HL Deb 31 March 1980 vol 407 cc1223-31

4.24 p.m.

The Earl of KINNOULL

My Lords, I beg to move that this Bill be now read a second time. The Title of this small Bill may have a certain familiar ring to the House, as in 1977 and 1978 an almost identical Bill was twice piloted through the House with typical zeal, skill and tenacity by the noble Viscount, Lord Thurso. I know that he is sorry not to be present today. The Bill reached the statute book on its second attempt, but it covered only Scotland. This Bill, if accepted by the House, would bring England and Wales into line with that legislation, and would thus fill a gap in the present powers of protection of our native fish stock and their ecology against the possible harmful competition of imported species.

The Bill is basically a conservation measure. It was sponsored in another place by my honourable friend the Member for Woking, who sailed it through with the support of the honourable Member for Newcastle-under-Lyme and an encouraging smile from the Ministry of my noble friend Lord Ferrers. It went through on that attractive nodding procedure, which indicated its total uncontentiousness. However, it both denied my honourable friend the chance of displaying his considerable knowledge of fish ecology and aqua-culture, and myself a helpful glance at his Second Reading speech. I should add at this stage that this small measure is supported by the fishing associations, notably the Salmon and Trout Association, which has been a prime mover in seeking this legislation.

The Bill has one main objective. It is to give the Minister a reserve power to prohibit or control the import or release of foreign fish or their eggs into our waters. It is perhaps a surprising gap in our protective legislation, when one considers the examples of damage caused by the zander in East Anglia, the mink and the coypu. But at present the Minister can ban or restrict the import of foreign species only on the relatively narrow grounds of disease under the 1937 Act. He has no mandate to consider the wider grounds of protection of our native fish, of their ecology, their habitat, competition for food and even protection against predators.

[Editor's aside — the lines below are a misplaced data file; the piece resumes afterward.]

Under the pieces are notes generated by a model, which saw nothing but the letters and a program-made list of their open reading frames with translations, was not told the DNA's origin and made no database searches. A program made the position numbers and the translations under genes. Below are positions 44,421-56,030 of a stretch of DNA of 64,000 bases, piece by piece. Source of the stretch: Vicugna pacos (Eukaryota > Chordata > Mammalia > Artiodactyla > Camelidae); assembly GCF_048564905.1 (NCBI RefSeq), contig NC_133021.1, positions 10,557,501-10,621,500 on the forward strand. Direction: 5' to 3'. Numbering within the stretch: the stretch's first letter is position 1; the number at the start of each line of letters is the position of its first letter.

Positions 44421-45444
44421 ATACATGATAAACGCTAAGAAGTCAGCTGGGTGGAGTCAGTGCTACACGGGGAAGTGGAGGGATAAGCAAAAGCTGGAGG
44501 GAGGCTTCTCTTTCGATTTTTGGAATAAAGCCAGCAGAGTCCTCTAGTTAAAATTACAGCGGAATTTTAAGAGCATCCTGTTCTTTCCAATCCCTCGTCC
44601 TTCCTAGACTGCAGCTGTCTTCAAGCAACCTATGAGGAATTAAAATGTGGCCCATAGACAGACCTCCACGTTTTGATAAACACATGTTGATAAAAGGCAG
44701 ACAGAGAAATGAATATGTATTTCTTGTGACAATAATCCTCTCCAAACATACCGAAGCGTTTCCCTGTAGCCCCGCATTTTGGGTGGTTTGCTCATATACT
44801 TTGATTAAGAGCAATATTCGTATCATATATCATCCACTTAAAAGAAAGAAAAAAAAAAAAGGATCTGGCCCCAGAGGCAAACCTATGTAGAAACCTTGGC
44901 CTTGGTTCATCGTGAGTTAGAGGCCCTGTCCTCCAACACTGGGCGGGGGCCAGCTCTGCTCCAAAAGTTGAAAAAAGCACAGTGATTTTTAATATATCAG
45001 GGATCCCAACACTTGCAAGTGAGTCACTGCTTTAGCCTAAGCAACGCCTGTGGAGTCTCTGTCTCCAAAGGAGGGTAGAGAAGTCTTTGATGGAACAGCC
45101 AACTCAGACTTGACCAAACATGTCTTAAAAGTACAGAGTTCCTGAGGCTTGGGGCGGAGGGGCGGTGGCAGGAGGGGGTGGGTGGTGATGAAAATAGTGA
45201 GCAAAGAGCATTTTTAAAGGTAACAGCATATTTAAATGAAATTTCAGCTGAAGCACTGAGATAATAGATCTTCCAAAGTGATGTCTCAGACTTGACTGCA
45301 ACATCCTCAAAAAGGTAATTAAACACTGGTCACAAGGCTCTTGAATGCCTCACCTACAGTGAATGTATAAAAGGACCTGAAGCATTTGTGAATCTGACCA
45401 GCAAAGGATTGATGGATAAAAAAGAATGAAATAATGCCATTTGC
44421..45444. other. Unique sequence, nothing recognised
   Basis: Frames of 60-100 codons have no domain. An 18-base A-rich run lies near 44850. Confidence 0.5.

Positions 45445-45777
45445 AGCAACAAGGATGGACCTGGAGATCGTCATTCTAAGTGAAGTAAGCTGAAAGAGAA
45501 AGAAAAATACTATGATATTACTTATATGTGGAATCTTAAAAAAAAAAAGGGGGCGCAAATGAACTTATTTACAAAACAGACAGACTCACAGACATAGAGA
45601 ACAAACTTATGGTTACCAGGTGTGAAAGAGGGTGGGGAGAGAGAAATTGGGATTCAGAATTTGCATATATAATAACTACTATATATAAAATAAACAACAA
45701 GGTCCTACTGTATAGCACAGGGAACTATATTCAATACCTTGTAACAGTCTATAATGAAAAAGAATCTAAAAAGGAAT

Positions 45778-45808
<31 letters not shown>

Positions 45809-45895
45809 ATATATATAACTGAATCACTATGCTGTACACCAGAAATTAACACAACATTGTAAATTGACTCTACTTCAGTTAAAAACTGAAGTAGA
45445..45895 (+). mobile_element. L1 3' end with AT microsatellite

The Scottish Bill was introduced principally because a particular issue blew up which caused considerable anxiety about the need for protection of our native fish. It was, of course, the import of an experimental batch of Pacific salmon known as the coho salmon. The House will recall the strong feelings aroused over the coho salmon and the possible damage it might cause to our native North Atlantic salmon if it was released or, indeed, escaped into our rivers. The Secretary of State for Scotland now has powers to control of this species, if necessary, which his opposite number in Whitehall does not at present have.

Turning briefly to the Bill, Clause I would allow the Minister, after due and proper consultation, to lay an order either forbidding entirely or controlling by licence the import of foreign fish or their eggs. The test applied for that order is that a foreign fish might compete with, displace, prey on or damage the habitat of a native freshwater fish, shellfish or salmon. Every order would have to be ratified by each House of Parliament and could be annulled by resolution. It is, therefore, hardly a draconian power, but a permissive reserve power exercised only after proper consultation and the approval of Parliament.

Representations have been made as to which bodies should be consulted and who should be named in this Bill. I hope that my noble friend will have something to say on this. The Bill particularly mentions the Nature Conservancy, as indeed did the Scottish Act. The water authorities of England and Wales have, of course, a statutory duty for inland fisheries as laid down in the 1973 Act and the 1975 Salmon and Freshwater Fisheries Act. If not mandatory, it is, I feel, inconceivable, that the Minister would not consult them or the fish farmers and angling associations. I hope that my noble friend can allay any fears on this point, but clearly the Bill cannot name specifically every body who should be consulted.

Clause 2 authorises certain named persons to inspect property when an order is in force, and when it is believed that live fish or their eggs specified in that order are being kept. The clause specifically excludes a dwelling-house. Clause 3 deals with the penalties imposed for the contravening of an order. There is a maximum penalty of up to £500, with the stock being destroyed. It specifically excludes, the House will note, scientific or research programmes which have received consent from the Minister.

I should add that representations have been made by the National Farmers' Union on behalf of commercial fish farmers. Such queries were raised as to when a fish becomes native. Is the rainbow trout in danger? Are the Channel Islands and the Isle of Man covered by the Bill? On the latter point, I understand that they are not. As to any harmful effect that this small Bill would have on commercial fish farmers or, indeed on tropical fish imports, it is not designed to do so. It is of course designed to meet new dangers to our native stocks and to give the power of protection, if need be, but not to harm traditional safe trades. I commend this small measure to the House. I beg to move.

Moved, That the Bill be now read 2a.—(The Earl of Kinnoull.)

4.31 p.m.


My Lords, it is my pleasure to support my noble friend in his moving the Second Reading of this small Bill, which he has done so persuasively and lucidly. When describing the powers of the Minister, my noble friend mentioned that the Minister has an obligation to consult the Nature Conservancy. That, I am sure, is a very wise and proper provision, but I do not doubt that I was not the only noble Lord to be surprised that the 10 regional water authorities and the National Water Council were not also mentioned.